Blu-ray Review: Eric Clapton: Life in 12 Bars

By , Contributor
A tremendous effort by director Lili Fini Zanuck and Eric Clapton, Life in 12 Bars is that rare rock documentary that goes well beyond the hagiography style frequently adopted by "official" filmed bios. Too often we get basically a Wikipedia entry fleshed out with some performance clips, mixed with endless praise by contemporaries and disciples—many with a tenuous connection to the subject.

Life in 12 Bars, made with the participation and approval of Eric Clapton, spends two hour and twelve minutes exploring the triumphs and tragedies of Clapton's life and career in startlingly down-to-earth terms. Ultimately a celebration of Clapton's artistry, director Zanuck has entirely eschewed the formula which dictates that music legends be constantly showered in praise by critics, other musicians, and sometimes even fans. We also don't see, as Zanuck explains in a bonus interview, current 'talking head' footage of Clapton or anyone else. The visuals in the film are vintage photos, vintage interviews, vintage performance clips, vintage... well, you get the idea. It keeps the viewer grounded in the period, which of course in Clapton's case spans the '60s until the present.

Much of Life in 12 Bars is actually quite downbeat, which again sets it apart from the typical rose-tinted rockumentary. And especially for those who may love Clapton's music but haven't necessarily kept up with the in's-and-out's of his personal life, this could all very well be revelatory. Zanuck takes a rather unflinching look at Clapton's often-discussed, but rarely this viscerally-depicted, battles with substance abuse. The film reaches a heartbreaking climax with the tragic passing of Clapton's son in 1991 and the music it inspired (most notably the worldwide chart success "Tears in Heaven").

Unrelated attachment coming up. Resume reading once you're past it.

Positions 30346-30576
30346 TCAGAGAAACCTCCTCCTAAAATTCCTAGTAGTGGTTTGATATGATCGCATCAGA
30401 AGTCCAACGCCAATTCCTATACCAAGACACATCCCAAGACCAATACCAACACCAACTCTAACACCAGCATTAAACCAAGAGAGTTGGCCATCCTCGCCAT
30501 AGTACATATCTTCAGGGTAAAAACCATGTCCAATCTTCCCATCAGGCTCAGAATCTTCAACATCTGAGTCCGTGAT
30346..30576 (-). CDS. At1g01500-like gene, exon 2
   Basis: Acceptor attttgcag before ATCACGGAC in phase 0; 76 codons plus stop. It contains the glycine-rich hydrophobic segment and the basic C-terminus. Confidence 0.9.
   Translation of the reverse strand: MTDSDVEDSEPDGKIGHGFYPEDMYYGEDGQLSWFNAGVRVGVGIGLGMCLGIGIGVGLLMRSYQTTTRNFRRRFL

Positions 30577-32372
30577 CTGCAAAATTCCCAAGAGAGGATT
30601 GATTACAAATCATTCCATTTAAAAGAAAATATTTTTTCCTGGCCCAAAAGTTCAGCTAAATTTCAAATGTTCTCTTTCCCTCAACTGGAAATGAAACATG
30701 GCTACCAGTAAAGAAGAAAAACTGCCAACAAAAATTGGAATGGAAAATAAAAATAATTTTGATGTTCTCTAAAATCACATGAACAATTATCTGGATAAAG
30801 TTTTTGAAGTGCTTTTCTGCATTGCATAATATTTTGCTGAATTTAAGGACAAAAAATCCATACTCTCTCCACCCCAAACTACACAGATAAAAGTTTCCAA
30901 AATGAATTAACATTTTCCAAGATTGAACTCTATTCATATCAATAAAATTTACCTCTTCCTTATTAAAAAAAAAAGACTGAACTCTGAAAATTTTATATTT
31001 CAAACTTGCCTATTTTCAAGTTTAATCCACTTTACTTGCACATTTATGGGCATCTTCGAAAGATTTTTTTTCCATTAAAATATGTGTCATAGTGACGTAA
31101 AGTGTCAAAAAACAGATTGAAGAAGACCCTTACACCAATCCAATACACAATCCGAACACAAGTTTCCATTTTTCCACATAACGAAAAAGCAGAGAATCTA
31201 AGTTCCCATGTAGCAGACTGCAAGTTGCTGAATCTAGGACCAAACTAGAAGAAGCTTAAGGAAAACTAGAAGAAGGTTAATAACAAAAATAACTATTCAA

Refreshingly, 12 Bars does not present Clapton as a sort of otherworldly deity (no affirmations of the old "Clapton is God" graffiti). The film offers up a dry-eyed version of Clapton as a survivor of great adversity who has continued to hone and refine his art, playing better and crafting stronger, more consistent material as he career progressed (notably after sobering up). Clapton appears to have allowed an "open book" format, with even his controversial, drunken, racist onstage tirade (a byproduct of very out-of-control times in the '70s) not ignored. There's also some hard-won praise from friend, lifelong influence, and sometime-collaborator B.B. King to reaffirm the strength of Clapton's character even after some viewers might be inclined to question it.

Eagle Rock's Blu-ray offers a 24-minute bonus interview, conducted by Jools Holland following Life in 12 Bars' British premiere, with Clapton and Lili Fini Zanuck. The interview occurs live onstage directly following a screening, and as such makes a perfect follow up to viewing the feature film on Blu-ray.

Eric Clapton life in 12 bars BD.jpg

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Chaz Lipp writes for The Morton Report.

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